Geophysical constraints on basement faulting in west-central Alberta: Implications for induced seismicity and post-collisional modification of western Laurentia
AdvisorEaton, David W.
AuthorJohnson, Eneanwan Ekpo
Committee MemberGilbert, Hersh
Lawton, Don Caleb
Unsworth, Martyn J.
southern Chinchaga domain
Magnetics and gravity
MetadataShow full item record
AbstractTectonic elements that make up the core of the Canadian Shield were formed during collisional assembly of the craton, Laurentia, between 2.0 Ga to 1.75 Ga. In west-central Alberta, the Precambrian crystalline crust that underlies the Western Canada Sedimentary Basin (WCSB) is dominated by curvilinear arcuate domains that were welded onto the edge of the Archean Rae Province ca. 2.0 -1.9 Ga. Evidence from various sources, including geophysical data acquired as part of Canada’s LITHOPROBE program, indicates that faults in the Precambrian crystalline basement exerted a profound influence on the Phanerozoic development of the sedimentary cover. In the upper crust, however, these faults may be (near) vertical, rendering them difficult to image using conventional seismic methods. The importance of identifying and delineating basement faults has recently come into sharper focus due to the localized onset, about one decade ago, of induced seismicity from unconventional resource development. This long-standing problem is revisited in this thesis using a multidisciplinary approach that incorporates modelling of potential-field data, investigation of duplex waves in LITHOPROBE seismic shot records, and petrographic analysis of drillcores. In one area that is prone to induced seismicity near Fox Creek, Alberta, aeromagnetic anomaly patterns reveal conspicuously rectilinear boundaries along the northern and southern margins of the southern Chinchaga domain (SCD). These margins have near-perfect (jigsaw-like) conjugate geometry and appear to bound a regionally extensive mid-crustal sill complex known as the Winagami Reflection Sequence (WRS) on seismic reflection profiles. To explain these features, I propose that the SCD may have formed as a pull-apart basin in a back-arc setting. Modern back-arc extension analogs include the Omineca belt in the Canadian Cordillera, the Basin and Range in southwest US and the Japan Sea. Restoration of putative extension implied by this model aligns two otherwise dismembered continental arcs, suggesting a simpler model for tectonic evolution for northern Alberta basement than previously hypothesized models that focus primarily on collisional assembly. Examination of sparse drillcore from the SCD indicates that basement composition contains undeformed mafic igneous rocks, consistent with a back-arc extensional setting. A north-south linear magnetic high that underlies the region of recent occurrence of induced seismicity, herein named the Simonette Anomaly (SA), is interpreted as the expression of a strike-slip fault that was active as a transform fault during back-arc extension. This feature is inferred to be the basement root to shallower fault segments that have been reactivated by hydraulic fracturing. A regional framework for this interpretation has been developed through modelling and analysis of regional gravity and magnetic data. In addition, I assess the feasibility to delineate near-vertical basement faults using duplex waves, which are waves that reflect from a vertical boundary as well as a deeper horizontal reflector. Probable duplex waves observed in a LITHOPROBE seismic shot record, where the WRS reflections furnish the deeper horizontal reflection, provide the first documented case where a near-vertical fault in the crystalline basement has been seismically imaged. Taken together with the proposed back-arc rifting model, this thesis thus provides new evidence that is significant for understanding post-collisional modification of western Laurentia.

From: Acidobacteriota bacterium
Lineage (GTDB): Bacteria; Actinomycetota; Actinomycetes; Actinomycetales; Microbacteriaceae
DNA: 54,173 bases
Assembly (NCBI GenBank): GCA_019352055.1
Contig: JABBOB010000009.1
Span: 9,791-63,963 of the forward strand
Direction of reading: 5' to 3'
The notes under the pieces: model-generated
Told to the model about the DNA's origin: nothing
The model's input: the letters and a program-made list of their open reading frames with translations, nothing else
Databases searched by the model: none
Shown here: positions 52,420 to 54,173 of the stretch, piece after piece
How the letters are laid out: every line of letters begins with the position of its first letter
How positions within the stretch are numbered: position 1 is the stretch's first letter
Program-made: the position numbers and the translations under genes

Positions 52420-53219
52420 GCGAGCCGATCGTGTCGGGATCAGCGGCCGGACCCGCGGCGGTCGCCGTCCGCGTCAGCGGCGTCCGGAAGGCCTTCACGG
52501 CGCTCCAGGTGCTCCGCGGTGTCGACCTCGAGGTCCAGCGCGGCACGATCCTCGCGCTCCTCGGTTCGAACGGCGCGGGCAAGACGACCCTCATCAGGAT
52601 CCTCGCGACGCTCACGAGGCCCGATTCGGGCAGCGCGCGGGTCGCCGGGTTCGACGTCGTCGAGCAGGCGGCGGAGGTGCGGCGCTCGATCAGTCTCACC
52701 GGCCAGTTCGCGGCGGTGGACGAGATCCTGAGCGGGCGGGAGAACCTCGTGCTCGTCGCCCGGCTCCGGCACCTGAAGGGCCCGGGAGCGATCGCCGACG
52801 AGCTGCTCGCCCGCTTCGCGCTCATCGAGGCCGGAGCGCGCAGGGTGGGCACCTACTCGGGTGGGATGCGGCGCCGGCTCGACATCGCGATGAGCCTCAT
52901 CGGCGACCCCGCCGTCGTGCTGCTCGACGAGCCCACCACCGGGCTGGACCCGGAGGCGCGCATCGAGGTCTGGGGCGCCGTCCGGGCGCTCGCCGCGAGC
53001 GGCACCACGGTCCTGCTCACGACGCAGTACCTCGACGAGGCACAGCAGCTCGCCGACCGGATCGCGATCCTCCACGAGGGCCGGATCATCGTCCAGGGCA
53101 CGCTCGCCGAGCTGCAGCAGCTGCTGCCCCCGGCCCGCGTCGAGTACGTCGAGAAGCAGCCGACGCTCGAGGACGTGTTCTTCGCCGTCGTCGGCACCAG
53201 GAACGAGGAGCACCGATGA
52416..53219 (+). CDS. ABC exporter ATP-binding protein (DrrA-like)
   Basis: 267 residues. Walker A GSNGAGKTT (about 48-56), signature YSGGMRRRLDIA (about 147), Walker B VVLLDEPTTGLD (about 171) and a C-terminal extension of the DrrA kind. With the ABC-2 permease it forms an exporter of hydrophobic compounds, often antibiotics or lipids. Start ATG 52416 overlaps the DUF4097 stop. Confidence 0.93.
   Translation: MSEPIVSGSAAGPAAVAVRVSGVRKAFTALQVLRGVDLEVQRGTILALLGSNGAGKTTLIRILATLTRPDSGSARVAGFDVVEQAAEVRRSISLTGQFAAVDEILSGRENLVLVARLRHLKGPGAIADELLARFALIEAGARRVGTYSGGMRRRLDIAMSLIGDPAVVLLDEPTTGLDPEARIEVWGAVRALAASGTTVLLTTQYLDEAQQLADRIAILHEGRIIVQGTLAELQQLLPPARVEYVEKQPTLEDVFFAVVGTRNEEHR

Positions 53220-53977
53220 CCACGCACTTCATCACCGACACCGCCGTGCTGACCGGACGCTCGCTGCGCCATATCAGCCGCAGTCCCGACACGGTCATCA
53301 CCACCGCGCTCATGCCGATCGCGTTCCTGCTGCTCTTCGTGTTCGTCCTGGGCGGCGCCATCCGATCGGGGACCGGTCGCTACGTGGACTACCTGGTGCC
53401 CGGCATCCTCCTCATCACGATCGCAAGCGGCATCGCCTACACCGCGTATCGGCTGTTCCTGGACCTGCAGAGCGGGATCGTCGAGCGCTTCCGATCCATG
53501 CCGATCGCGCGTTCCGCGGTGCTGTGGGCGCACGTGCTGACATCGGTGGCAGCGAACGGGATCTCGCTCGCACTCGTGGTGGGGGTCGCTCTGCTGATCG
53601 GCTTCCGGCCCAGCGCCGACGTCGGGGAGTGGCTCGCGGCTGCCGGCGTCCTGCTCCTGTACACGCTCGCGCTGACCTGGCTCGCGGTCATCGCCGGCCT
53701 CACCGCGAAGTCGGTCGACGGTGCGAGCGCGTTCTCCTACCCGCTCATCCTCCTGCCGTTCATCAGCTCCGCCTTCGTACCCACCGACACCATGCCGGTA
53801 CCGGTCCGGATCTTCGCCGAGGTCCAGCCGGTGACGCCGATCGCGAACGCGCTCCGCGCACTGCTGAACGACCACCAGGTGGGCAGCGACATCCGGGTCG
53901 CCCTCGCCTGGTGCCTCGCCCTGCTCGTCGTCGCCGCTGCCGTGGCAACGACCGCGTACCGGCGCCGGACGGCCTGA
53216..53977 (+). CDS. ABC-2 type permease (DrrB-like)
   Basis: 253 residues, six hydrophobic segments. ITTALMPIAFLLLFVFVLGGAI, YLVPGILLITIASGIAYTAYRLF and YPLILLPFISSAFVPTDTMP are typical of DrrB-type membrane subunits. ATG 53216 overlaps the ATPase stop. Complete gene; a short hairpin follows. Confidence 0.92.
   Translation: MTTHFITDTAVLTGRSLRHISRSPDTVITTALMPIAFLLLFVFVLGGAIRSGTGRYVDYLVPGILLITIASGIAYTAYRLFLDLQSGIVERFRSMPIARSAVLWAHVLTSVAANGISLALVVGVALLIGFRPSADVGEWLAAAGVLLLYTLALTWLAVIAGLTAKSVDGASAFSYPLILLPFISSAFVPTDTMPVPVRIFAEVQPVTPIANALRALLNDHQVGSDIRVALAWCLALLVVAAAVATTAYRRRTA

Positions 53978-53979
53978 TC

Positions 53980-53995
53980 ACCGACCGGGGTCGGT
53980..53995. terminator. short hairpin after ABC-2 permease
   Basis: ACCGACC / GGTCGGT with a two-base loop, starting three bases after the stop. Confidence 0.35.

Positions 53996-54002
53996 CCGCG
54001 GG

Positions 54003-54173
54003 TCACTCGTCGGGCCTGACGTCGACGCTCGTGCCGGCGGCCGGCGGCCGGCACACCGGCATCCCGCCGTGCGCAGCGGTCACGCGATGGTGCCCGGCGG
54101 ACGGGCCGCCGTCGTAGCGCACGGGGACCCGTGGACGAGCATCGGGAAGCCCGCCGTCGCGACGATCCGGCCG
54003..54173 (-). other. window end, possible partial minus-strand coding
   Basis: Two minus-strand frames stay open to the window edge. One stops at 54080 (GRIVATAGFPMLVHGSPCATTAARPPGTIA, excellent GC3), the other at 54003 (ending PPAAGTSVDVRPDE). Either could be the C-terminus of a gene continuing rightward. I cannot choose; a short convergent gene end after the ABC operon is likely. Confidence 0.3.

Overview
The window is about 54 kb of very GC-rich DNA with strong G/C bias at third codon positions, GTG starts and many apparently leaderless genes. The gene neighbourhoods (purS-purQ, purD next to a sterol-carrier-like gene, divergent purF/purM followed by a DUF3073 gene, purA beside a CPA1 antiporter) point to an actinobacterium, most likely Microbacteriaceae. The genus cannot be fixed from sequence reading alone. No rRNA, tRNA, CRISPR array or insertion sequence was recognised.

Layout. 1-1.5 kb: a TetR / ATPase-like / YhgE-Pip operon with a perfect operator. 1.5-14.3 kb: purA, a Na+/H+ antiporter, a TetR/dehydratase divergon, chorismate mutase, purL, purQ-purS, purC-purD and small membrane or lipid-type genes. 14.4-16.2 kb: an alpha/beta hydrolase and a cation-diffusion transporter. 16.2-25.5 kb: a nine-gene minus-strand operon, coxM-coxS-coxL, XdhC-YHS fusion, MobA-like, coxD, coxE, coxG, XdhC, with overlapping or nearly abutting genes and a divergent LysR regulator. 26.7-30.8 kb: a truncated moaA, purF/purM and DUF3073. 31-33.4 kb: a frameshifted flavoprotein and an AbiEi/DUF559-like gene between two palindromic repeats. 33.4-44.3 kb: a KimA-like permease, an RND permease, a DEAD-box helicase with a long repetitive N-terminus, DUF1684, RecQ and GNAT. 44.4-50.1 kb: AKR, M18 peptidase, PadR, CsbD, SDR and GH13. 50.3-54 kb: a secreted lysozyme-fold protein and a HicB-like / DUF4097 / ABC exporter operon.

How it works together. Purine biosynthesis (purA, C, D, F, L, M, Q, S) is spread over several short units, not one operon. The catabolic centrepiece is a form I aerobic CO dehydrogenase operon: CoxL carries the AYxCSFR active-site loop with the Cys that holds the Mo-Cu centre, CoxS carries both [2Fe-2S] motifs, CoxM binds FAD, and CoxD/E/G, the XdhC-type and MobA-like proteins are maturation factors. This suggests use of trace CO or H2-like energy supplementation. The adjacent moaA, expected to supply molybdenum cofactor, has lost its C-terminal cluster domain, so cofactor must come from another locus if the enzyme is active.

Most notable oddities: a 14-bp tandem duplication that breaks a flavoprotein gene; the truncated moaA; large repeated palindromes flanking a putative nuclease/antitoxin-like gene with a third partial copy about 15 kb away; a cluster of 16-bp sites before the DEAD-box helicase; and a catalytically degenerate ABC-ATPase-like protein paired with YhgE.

CitationJohnson, E. E. (2020). Geophysical constraints on basement faulting in west-central Alberta: Implications for induced seismicity and post-collisional modification of western Laurentia (Unpublished doctoral thesis). University of Calgary, Calgary. AB.
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